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Using Limited Liability Company to Protect Assets

Veil Piercing and Alter Ego Doctrine:  How an Entity's Veil Can be Pierced 

1.  Alter Ego Theory 

"Alter ego theory" allows debt collection from all of the property of a business's "alter ego".  It occurs when an owner or debtor and the business are so intermixed that their affairs are not readily separable.  Alter ego theory focuses on the relationship between the business and its owner.  

2.  Veil Piercing Factors 

  • Where the LLC engaged in fraudulent or wrongful behavior 
  • If the LLC failed to follow corporate formalities 
  • The LLC was inadequately capitalized 
  • The business cannot operate on its own 
  • The LLC is governed by one person's expenses 

Similar Equitable Remedies Available to Creditors

State and federal statutes govern fraudulent conveyances.  The owner or debtor may not transfer assets for less than adequate consideration if the owner is left unable to pay their liabilities.  

A majority of states have adopted the Uniform Fraudulent Conveyance Act (UFCA), The Uniform Fraudulent Transfer Act (UFTA) or the Uniform Voidable Transfers Act (UVTA).   In Wyoming, W.S. 34-24-201 through 212 controls the definition of fraudulent transfer and creditor's remedies.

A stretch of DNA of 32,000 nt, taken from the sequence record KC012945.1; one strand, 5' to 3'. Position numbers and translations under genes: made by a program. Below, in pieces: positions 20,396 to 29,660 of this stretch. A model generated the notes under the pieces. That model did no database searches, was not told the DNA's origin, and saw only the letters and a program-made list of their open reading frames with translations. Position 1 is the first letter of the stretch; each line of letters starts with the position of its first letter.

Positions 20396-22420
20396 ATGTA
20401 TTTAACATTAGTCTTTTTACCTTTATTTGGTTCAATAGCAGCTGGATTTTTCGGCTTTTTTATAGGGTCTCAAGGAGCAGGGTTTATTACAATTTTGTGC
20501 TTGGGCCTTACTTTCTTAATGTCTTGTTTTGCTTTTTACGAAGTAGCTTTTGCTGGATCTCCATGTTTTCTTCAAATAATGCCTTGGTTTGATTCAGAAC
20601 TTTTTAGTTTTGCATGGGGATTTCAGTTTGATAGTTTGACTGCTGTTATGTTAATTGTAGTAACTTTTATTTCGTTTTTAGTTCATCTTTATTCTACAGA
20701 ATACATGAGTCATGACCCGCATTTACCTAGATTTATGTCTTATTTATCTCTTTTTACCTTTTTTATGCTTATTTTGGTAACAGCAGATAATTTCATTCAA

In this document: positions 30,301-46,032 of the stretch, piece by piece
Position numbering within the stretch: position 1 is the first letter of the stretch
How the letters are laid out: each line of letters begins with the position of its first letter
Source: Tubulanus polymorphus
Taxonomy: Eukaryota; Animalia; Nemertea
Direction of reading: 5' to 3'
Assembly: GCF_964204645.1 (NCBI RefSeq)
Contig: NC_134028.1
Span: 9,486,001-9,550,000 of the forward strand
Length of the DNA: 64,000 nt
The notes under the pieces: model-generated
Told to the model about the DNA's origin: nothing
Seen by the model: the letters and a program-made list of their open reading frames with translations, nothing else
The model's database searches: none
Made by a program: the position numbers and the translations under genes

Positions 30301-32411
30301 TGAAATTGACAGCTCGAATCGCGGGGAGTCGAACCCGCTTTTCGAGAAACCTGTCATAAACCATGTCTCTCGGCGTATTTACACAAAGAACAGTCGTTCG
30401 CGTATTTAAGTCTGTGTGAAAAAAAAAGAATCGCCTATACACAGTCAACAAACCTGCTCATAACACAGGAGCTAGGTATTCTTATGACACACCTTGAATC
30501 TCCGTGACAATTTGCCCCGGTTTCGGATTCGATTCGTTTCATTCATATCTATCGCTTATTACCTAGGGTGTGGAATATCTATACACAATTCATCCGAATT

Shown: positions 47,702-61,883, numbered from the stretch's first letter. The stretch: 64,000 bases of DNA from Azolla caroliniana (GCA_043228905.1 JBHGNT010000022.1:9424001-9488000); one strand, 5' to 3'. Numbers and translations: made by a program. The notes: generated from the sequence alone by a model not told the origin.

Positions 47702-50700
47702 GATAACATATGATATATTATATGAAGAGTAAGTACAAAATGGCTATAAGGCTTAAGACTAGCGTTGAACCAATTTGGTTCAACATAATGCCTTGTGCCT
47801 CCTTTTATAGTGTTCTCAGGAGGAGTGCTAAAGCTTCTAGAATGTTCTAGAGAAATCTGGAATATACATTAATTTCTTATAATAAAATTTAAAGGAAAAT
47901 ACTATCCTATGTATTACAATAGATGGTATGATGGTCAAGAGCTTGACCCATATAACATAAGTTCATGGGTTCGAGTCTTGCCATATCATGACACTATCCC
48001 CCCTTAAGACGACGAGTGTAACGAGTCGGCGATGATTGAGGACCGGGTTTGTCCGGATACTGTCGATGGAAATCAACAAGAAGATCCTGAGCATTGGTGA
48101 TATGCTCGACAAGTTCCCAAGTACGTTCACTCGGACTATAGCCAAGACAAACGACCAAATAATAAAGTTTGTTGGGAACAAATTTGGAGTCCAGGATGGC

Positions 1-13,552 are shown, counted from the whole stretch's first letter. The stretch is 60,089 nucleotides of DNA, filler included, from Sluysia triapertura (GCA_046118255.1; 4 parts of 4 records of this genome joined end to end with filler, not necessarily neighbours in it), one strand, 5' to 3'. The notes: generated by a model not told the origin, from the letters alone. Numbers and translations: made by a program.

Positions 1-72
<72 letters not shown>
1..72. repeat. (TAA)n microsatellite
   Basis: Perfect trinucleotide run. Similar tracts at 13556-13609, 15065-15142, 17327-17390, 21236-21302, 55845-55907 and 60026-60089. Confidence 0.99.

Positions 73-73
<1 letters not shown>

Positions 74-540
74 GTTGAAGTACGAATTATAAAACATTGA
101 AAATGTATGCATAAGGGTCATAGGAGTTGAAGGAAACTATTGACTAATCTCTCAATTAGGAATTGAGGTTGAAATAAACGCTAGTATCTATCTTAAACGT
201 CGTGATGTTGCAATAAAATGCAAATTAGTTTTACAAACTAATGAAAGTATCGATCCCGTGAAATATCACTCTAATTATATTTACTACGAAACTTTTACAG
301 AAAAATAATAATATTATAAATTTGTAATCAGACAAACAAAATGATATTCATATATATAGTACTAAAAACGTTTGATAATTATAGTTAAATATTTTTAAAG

Fraudulent conveyances and preferences include: 

  1. Actual fraudulent conveyance, which is to transfer property with the intent to hinder, delay or defraud.  Actual fraud may be proven with "badges of fraud" which is an old English term which means engaging in illegal activity or concealment of assets.  An example is where owner of the company disposes of his property with the intent or effect of placing it outside the reach of his creditors.  Fraudulent conveyance may include (s) gift to a friend or family member (b) transfer to a trust or (c) sale of an asset for less than equivalent value.  
  2. Constructive fraudulent conveyance is transfer without reasonably equivalent value and debtor is insolvent, which means the debtor or owner cannot pay its bills as they become due. Fraudulent conveyance may not be obvious and may include (a) corporate restructuring (b) guaranteeing a debt of a subsidiary (c) taking a security interest and (d) loan modification among other scenarios.  

"Piercing the entity's veil" refers to a court putting aside the asset protection of a limited liability company or corporation to reach shareholders or directors.  The doctrine also applies between two or more businesses.  Courts generally pierce that protection or "veil" to avoid fraud or inequitable conduct.  

The use of a LLC is not a guarantee of personal asset protection.  Whether the real property is held by an LLC or corporation the individual may be sued personally when the entity and person are "alter egos" of one another.  Alter egos connote legally distinct entities which are so intermixed that their affairs and assets are not readily separable. 

If you would like to consult regarding your LLC assets, to make sure they are properly transferred and properly distinguished from your personal assets, please call The Law Offices of Gayla K. Austin - 307.200.1914.  


I offer a consultation over the telephone. I further offer a diagnostic interview in which we will meet in person and go over your documents.